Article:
It’s that time of year where the kitchen has become a place of atonement. The holidays are over, every piece of clothing in your closet is tight (I had an infinity scarf feel too snug this week), and you can’t even use the excuse of East Orthodox Christmas anymore (celebrated Jan. 7, mmmmmm, 12 meatless dishes). Essentially, reality has set in hard. You have weight to lose, that’s one. You’re big into self-improvement, that’s two. And the fact that January has 31 days? Not. Nice.
This used to be my most hated time of year in the kitchen. By middle of January, I’d already eaten my fill of lentils, broccoli, frittatas and other foods that can feel like the nutritional equivalent of self-flagellation. Summer was a long way off so I couldn’t even look forward to a good tomato. I’d be looking around the place starving, searching for any excuse I could possibly find to reward myself with some cheese. By the end of the month, I’d usually lost two pounds, but my mood? It was sour. And February wasn’t looking much sweeter.
But last year, I decided to shed this attitude and turn to my cookbooks. Over the years, I’ve been gifted and have bought a lot of them, though through the summer, when I cook very simply, and through the holidays, when I rely on traditional stand-bys, they don’t get cracked open very often. But last year, I decided that they were the key to saving me from the culinary doldrums.
Obviously, my goal was to make meals that were low-cal and healthy and I did plenty of that, discovering great options like celery root soup (Barefoot Contessa) and mushroom and eggplant ragout (Moosewood Cookbook). But as the weeks passed, the goal evolved into simply trying new recipes so I could tell myself that I had covered more cookbook ground than I had the year before. Success or failure aside, it felt like progress.
The great thing about January and February is that you actually feel like cooking, in large part because it’s just not worth it not to. Getting rugged up, putting up with a cold drive, going to an expensive restaurant as the Christmas bills are rolling in, and then forcing yourself to just eat a salad (dressing on the side; shoot me) just doesn’t have much appeal, does it?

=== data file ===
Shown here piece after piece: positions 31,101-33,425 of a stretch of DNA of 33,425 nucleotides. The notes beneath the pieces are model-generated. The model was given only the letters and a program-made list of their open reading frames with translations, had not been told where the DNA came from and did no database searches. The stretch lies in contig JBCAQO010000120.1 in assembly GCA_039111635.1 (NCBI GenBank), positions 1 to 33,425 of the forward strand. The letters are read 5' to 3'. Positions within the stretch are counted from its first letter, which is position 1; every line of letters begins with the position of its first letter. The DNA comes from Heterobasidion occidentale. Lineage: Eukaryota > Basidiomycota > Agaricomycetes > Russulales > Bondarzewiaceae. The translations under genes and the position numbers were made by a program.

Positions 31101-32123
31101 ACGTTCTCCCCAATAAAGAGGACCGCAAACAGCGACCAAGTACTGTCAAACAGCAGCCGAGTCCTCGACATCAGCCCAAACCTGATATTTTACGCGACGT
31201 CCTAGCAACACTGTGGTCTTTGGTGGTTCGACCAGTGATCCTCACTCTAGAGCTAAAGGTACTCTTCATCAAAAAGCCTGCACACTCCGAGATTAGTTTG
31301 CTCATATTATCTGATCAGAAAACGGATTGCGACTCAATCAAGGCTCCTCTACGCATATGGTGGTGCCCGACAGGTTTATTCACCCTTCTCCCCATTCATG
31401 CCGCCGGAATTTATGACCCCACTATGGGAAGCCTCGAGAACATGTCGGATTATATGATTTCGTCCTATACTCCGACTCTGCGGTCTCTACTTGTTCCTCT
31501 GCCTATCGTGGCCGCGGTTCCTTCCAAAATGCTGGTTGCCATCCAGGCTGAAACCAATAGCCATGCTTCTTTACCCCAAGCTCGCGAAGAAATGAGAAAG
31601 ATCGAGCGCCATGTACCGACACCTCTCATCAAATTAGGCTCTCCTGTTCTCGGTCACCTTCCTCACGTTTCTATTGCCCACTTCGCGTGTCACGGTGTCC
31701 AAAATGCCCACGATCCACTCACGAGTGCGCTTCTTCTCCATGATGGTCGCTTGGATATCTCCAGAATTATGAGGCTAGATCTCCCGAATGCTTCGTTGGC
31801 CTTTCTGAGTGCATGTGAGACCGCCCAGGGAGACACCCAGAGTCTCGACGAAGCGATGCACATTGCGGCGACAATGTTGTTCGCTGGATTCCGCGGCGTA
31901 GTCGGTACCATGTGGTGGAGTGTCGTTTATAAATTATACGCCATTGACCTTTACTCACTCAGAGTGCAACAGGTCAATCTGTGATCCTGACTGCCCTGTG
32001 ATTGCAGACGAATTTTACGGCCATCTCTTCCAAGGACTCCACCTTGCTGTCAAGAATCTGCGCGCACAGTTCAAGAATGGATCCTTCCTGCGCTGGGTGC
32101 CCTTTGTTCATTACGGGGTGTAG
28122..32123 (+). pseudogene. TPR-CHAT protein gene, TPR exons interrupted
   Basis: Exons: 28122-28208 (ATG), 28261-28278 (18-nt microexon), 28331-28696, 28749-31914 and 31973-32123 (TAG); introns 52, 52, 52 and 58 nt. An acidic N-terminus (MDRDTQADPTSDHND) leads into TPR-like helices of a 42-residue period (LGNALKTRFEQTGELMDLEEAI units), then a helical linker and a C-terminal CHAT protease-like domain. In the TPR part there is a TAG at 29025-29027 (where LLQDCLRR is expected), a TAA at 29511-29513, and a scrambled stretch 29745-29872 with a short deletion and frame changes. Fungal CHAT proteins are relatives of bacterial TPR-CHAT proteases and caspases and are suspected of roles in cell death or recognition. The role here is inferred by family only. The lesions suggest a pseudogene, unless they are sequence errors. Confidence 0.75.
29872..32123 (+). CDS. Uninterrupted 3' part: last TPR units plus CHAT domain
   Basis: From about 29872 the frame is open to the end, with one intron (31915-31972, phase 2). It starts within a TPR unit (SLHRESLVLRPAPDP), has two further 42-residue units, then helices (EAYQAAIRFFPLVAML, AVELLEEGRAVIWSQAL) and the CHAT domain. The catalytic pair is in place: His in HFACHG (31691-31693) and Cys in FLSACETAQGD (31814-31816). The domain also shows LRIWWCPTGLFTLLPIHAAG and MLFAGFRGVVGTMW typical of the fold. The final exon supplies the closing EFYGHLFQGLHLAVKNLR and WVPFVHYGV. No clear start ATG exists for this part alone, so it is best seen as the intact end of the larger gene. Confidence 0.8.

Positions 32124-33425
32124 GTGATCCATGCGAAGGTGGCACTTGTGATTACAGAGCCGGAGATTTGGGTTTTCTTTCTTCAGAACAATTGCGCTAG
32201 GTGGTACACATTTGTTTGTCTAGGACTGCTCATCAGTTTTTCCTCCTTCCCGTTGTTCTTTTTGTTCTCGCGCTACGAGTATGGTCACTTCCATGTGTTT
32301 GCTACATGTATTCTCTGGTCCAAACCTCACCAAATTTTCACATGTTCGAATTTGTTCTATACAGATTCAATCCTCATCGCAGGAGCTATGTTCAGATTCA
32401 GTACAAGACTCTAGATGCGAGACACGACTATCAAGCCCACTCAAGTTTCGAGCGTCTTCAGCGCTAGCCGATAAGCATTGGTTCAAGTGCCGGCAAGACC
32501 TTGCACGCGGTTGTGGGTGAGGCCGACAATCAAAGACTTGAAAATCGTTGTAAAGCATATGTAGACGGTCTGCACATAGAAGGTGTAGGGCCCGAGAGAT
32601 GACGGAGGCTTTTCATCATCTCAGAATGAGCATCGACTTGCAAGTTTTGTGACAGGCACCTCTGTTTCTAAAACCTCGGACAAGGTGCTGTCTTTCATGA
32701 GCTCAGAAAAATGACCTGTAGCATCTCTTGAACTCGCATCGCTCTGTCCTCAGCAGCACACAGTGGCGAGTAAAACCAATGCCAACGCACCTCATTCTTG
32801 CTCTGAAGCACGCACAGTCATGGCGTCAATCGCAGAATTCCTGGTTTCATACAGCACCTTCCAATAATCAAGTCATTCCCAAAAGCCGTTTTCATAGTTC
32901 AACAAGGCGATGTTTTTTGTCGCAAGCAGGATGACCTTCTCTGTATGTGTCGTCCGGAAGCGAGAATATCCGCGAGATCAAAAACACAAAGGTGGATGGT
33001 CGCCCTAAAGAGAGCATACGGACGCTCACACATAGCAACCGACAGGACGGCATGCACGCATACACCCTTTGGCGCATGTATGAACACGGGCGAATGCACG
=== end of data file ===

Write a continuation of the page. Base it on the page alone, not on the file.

Instead, it’s much nicer to stay at home where it’s warm and cozy. And if that atmosphere can be accompanied by a killer meal, one that comes with compliments and self satisfaction, it’s a win-win.
So that’s what I did. And, honestly, it redefined this time of year for me. This year, I was actually looking forward to it.
But last night, I discovered another way to make this new tradition (yes, even January can have them) even sweeter. Last night, I cooked with my husband.
This, I’ll admit, hardly ever happens. I don’t consider myself an overly bossy person, but when it comes to the kitchen, you better watch yourself, mister. I like things one way and that one way is my way. I feel, to a degree, I’ve earned this right, as I’ve spent a lot of time reading recipes and food magazines and a lot of time over the stove.
This has long been an issue between my husband and I, as he, in every other way in his life, is used to being the boss. In addition, he is a scientist (which I am not) and so feels he has a level of expertise (i.e. molecular) I can’t relate to (he’s right). And, lest this lead to another set of parentheses, he loves to cook (and, in a way, thank God).
But yesterday, I decided, nope, I was not going to be difficult to get along with anymore. We were making chili, which seems easy enough except that I don’t take my chili lightly and so the recipe is excellent but very time-consuming. I took over finely chopping four onions, which I think everyone will agree is a crap job, and he took over cubing and trimming the chuck, brisket and short ribs.
And you know what, dear readers? It was absolutely lovely. An hour later, we were two-thirds of the way through the recipe (part of the work is you toast, then soak, then blend ancho and guajillo peppers and I promise you: If you do that, your life will change) and I didn’t want the work to end. We listened to the radio together, we commiserated over garlic skins that won’t skin, we consulted each other about how much broth to add. I finally realized that this was the cooking partner I’ve always had and yet always wanted. And the way I got it? Was by changing myself, not him.
So, as I toast you with a cup of tea though at any other time of the year it’s happy hour, here is to January and new traditions. Here is to harmony in the kitchen and harmony in life. I tell you what, this time of year isn’t half bad. In fact, like almost everything else, there’s quite a lot of beauty here.